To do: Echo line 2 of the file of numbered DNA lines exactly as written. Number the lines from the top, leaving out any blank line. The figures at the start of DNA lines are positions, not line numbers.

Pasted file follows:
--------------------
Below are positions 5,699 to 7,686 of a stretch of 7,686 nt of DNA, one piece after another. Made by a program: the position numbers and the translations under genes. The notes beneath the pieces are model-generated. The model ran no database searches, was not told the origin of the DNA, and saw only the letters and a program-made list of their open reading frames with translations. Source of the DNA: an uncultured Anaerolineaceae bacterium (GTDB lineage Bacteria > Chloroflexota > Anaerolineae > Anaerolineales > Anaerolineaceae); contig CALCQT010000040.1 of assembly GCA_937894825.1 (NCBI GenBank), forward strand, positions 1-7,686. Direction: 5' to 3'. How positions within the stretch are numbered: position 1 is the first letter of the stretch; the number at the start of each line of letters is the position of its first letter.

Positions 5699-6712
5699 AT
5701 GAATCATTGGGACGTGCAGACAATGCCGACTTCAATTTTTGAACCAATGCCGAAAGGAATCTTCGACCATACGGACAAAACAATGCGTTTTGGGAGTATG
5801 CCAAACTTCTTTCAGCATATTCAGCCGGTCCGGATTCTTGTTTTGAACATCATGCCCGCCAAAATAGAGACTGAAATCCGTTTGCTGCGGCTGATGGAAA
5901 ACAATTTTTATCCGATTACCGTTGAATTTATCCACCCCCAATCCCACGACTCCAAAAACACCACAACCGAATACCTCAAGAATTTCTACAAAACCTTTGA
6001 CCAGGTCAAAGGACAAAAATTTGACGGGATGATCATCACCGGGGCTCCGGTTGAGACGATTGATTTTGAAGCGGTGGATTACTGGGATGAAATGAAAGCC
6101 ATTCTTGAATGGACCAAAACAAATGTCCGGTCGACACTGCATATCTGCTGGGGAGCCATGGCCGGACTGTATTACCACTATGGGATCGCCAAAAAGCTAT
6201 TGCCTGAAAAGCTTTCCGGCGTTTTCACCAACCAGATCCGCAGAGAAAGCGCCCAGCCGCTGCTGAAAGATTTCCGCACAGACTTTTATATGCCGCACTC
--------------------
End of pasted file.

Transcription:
Positions 5699-6712